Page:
Mental HealthArts

Mental Health in Relation to Body Image

A year ago if I had thought of writing an article about my own personal experience and struggles with my weight/body image of societal “norms” or standards, I would’ve been sick to my stomach with anxiety. A year ago, I would’ve felt ashamed and embarrassed to share the problems I was dealing with. Frankly, a year ago I didn’t know my habits, actions (related to food ingestion), and views towards my own appearance were problems. I didn’t understand that my thinking and attitudes towards losing weight and overall body image were warped and hurtful (not only to myself but to others as well). If you’ve made your way here and are reading this, I hope you find yourself in this and hear your own thoughts through mine.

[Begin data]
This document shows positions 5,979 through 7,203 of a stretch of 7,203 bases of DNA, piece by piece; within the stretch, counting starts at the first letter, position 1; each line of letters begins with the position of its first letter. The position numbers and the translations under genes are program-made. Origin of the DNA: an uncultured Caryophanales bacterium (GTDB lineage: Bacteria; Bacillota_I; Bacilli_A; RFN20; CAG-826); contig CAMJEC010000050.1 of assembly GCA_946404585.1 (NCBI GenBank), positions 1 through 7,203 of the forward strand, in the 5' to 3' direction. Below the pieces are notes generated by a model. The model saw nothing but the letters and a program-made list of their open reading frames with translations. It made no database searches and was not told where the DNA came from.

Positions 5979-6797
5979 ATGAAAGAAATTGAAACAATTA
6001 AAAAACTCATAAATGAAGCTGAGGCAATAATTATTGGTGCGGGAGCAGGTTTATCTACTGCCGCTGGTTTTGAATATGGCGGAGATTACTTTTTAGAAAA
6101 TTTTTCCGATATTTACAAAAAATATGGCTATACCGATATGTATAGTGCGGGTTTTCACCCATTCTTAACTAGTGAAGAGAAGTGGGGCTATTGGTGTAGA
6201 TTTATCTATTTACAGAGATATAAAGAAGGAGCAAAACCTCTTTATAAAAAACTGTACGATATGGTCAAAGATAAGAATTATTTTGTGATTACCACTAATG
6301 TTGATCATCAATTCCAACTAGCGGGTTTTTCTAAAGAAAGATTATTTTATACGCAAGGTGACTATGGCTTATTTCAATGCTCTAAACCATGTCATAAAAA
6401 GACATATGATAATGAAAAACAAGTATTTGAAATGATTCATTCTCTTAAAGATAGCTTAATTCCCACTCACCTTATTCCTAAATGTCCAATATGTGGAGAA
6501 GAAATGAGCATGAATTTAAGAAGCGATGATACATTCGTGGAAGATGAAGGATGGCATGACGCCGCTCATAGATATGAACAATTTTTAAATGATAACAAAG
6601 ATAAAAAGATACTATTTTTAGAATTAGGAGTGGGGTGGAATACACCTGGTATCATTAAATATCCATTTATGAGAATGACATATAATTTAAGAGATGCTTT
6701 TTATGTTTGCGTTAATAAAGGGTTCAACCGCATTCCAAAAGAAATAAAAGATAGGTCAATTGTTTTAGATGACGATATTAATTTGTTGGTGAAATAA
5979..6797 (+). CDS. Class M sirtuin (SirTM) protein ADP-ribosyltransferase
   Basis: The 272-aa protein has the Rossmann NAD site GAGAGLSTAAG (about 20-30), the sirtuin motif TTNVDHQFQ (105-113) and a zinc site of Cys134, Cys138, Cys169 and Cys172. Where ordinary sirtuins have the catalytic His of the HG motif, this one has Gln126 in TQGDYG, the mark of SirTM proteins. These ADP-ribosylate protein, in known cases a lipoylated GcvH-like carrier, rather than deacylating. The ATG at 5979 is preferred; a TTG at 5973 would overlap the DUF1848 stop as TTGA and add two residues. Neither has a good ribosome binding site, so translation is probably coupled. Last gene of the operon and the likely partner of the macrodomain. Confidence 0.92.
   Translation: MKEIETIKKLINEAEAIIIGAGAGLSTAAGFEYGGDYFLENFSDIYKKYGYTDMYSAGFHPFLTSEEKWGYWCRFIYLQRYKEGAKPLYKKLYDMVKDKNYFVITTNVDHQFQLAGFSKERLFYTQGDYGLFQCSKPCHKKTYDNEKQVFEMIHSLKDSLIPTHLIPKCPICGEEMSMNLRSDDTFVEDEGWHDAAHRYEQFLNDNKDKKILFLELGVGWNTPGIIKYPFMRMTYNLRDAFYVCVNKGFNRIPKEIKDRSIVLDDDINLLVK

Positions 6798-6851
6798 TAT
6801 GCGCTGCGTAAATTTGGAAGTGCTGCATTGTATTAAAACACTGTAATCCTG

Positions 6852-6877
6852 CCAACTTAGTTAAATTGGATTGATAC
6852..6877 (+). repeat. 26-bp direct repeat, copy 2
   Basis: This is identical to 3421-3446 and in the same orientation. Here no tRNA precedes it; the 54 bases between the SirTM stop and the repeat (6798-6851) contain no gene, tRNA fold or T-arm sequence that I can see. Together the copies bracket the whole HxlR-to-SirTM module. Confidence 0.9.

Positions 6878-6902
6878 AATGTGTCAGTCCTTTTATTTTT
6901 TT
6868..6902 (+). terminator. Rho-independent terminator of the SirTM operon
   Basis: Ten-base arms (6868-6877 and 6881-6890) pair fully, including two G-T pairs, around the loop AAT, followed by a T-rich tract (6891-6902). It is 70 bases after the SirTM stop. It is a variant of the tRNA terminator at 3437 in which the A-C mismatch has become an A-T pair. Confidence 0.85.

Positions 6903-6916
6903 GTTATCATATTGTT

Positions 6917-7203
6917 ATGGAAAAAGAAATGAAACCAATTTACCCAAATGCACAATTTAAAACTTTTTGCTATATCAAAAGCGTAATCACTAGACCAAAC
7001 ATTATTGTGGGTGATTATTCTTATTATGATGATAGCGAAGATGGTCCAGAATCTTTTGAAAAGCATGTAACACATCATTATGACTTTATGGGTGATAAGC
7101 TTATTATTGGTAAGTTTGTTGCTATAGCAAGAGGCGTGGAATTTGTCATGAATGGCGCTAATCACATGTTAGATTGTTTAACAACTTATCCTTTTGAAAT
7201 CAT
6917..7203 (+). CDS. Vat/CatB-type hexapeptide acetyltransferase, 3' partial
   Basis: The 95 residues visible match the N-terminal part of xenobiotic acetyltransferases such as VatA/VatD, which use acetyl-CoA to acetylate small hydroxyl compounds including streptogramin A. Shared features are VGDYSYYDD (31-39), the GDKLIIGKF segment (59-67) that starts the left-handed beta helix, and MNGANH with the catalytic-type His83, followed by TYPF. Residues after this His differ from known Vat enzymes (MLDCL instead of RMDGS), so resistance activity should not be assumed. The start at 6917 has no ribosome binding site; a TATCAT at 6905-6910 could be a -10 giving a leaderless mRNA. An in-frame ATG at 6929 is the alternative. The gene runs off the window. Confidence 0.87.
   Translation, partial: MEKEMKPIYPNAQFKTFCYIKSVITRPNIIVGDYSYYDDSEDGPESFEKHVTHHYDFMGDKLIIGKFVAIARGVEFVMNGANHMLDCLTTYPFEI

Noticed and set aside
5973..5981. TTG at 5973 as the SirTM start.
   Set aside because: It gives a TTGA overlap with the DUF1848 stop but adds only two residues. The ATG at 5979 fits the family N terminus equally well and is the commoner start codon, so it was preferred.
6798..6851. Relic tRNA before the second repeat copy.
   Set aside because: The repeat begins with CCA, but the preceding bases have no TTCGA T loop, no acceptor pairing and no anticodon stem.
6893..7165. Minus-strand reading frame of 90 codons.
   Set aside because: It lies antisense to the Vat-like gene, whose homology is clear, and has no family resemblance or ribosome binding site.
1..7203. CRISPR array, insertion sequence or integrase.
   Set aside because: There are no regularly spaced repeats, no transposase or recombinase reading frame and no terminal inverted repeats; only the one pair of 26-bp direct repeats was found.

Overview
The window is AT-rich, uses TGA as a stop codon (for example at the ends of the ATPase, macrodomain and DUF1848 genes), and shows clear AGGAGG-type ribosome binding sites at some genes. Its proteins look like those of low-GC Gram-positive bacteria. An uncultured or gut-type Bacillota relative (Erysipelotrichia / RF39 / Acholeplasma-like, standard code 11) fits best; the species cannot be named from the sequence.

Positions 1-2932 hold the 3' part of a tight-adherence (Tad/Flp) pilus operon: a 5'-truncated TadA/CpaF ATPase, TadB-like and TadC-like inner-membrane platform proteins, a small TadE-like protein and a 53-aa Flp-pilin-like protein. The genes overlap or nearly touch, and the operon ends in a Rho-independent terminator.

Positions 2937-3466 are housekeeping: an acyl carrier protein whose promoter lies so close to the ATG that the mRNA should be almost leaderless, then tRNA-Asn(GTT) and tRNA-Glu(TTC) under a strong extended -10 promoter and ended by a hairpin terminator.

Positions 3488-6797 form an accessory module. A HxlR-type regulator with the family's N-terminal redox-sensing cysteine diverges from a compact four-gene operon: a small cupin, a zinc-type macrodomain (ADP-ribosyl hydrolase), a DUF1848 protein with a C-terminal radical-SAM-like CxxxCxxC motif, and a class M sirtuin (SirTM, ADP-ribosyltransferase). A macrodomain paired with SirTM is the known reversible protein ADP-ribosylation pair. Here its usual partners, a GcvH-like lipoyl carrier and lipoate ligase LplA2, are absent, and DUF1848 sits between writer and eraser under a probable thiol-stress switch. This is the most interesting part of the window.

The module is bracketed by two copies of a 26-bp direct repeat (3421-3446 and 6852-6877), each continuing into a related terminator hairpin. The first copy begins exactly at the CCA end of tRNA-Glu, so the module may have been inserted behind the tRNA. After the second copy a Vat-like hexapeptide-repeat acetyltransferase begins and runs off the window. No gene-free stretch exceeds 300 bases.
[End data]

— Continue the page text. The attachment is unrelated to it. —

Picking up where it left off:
You will have heard this phrase before but I’m not sure how else it can be said: my whole life I wanted to be skinny. Ever since I can remember, my own ideas about how my body looked were influenced by what I was seeing/hearing/reading around me. I began associating being thin with being normal, well-liked, successful, and socially superior. My desire to be skinny became persistent so that I began hearing a second voice in my head, one which was louder and more influential than my first. I couldn’t separate the negative voice from the positive one and soon began thinking that what I was experiencing was normal. It wasn’t perception for me; it wasn’t some unconscious tick that I could separate moment from moment. I truly began to cope with these thoughts, this constant worry and shame related to my appearance and recognized my desire to be skinny as a natural and unwarranted process. I was fat. I was ugly. I needed to lose weight. I needed to starve and restrict and control. Nothing could change my mind.

That was when I knew I had a problem.

Mental Health in Relation to Body Image